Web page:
Gyanvapi case: Rift widens between Shringar Gauri plaintiffs

Court reserves order on conducting carbon dating test

Carbon Dating Test
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A Varanasi court has reserved order in connection with a plea moved by four Hindu women demanding carbon dating of the structure unearthed from the Wazu Khana (ablution tank) of the Gyanvapi mosque. The structure, which the Hindu petitioners claim is a “Shivling” and the mosque management committee insists is just an old fountain, was unearthed after a videographic survey of the mosque in May this year. The order is expected to be delivered on October 7.

The petitioners demanding carbon dating of the “Shivling” are all plaintiffs in the wider Shringar Gauri case where they had demanded the right to resume prayers at the temple of the deity Shringar Gauri located along the wall of the mosque, claiming daily prayers had been held there till they were discontinued in 1993.

But what is interesting in the carbon dating case is that Rakhi Singh, one of the five original petitioners in the Shringar Gauri case, is opposed to this carbon dating test, as is the Anjuman Intezamia Masjid (AIM), which is the Gyanvapi mosque management authority.

According to The New Indian Express, Singh is opposed to carbon dating the “Shivling” as she fears that the procedure could damage the structure. She further contends such a test could hurt sentiments of devotees as they believe that “Gods had no age and it could not be ascertained through any procedure.”

Meanwhile, the Times of India quoted AIM lawyer Ekhlaq Ahmed as saying, “Carbon-dating is done of remains of living beings, which absorb carbon and not of stone.” He further opposed the plea for carbon dating saying, “Until the court commission report on the survey of Gyanvapi is disposed, the demand is premature as the claim on ‘shivling’ is false as it is a fountain.”

It is noteworthy that initially, Singh along with Rekha Pathak, Sita Sahu, Manju Vyas and Laxmi Devi, was one of the five original petitioners in the Shringar Gauri case. But she parted ways later, following a disagreement over the primary demand in the case. The other four petitioners had clarified that they merely wanted a resumption of daily prayer services.

Readers would recall that Rakhi Singh’s husband Jitendra Singh ‘Visen’, who heads the Vishwa Vaidik Sanatan Sangh (VVSS), had accused advocate Vishnu Shankar Jain, who represents the other four plaintiffs, of siding with the Muslim defendants in the case. He had pointed out that Advocate Jain is associated with the Indian Islamic Cultural Centre. According to Visen, this makes Jain sympathetic to the Muslim defendants and thus unfit to represent Hindu petitioners. In fact, VVSS is a petitioner in a parallel case being heard by the fast-track court of civil judge (senior division) Mahendra Kumar Pandey. This second case pertains to restricting Muslim devotees from accessing the mosque, and beginning prayers as per Hindu tradition at the site.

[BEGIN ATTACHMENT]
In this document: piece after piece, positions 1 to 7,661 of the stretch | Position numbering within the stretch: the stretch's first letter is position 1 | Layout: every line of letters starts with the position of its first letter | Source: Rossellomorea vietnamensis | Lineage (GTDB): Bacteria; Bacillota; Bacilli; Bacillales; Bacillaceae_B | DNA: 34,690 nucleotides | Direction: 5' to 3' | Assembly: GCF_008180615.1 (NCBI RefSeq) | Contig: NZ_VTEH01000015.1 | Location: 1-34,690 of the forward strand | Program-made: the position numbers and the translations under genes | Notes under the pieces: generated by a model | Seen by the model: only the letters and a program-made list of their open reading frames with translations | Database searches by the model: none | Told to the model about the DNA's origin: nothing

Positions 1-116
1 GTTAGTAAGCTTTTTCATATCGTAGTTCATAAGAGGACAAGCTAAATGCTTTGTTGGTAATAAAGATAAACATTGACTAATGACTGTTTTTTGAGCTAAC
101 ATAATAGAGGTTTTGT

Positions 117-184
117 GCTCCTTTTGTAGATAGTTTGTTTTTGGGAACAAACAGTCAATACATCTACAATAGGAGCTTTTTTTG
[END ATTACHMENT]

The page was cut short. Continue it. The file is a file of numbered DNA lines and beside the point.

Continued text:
Readers would recall that on September 12, the court of district judge Ajay Krishna Vishvesha had dismissed a plea by the AIM challenging the maintainability of the suit filed by Hindu petitioners who had demanded that they be allowed to offer prayers at the temple of deity Shringar Gauri located on the mosque premises. The court had ruled that Order 7 Rule 11 of the Code of Civil Procedure was not applicable in this case, and therefore the suit was maintainable. This is also significant because the four women petitioners had reiterated that they merely wanted a resumption of daily prayers at the Shringar Gauri temple.    

Following this, the court resumed hearing the matter afresh. On September 22, four out of the five original petitioners moved a plea through their lawyer Vishnu Shakar Jain, seeking directions to conduct a carbon dating test on the structure recovered from the Wazu Khana. They claim that the structure is a “Shivling” (a symbol representing the Hindu deity Shiva and considered holy by Hindus), and therefore proof that it was part of a Hindu temple that had existed on the site prior to the construction of the mosque. Meanwhile, the mosque management committee had dismissed the structure as part of a defunct fountain. Two mahants associated with the Kashi Vishwanath temple had also debunked the “Shivling” claims.

On September 29, the court reserved its order with respect to the carbon dating matter and is expected to deliver its verdict on October 7.

It is also noteworthy that this is not the first time a plea has been moved to conduct scientific tests on the “Shivling”. Readers would recall that in July this year, seven Hindu women including an advocate, a professor and five social workers, all represented by advocate Vishnu Jain had moved Supreme Court demanding carbon dating of the structure discovered during the video survey. The petitioners had also demanded a Ground Penetrating Radar (GPR) survey of the area. Further, they sought directions from the Supreme Court to the Kashi Vishwanath Temple Trust to take over the “Shivling” and the adjacent area, claiming that the deity had dominion over five kos or 15 kilometers of peripheral land.

But on July 21, a bench comprising Justices DY Chandrachud, Surya Kant and PS Narasimha refused to entertain the petition, which was subsequently withdrawn with liberty to pursue suitable legal recourse.


Gyanvapi case: Petitioner moves caveat before Allahabad High Court
Gyanvapi case: Court dismisses mosque committee’s plea challenging maintainability of suit
Gyanvapi case: Plea before SC for carbon dating of “Shivling”



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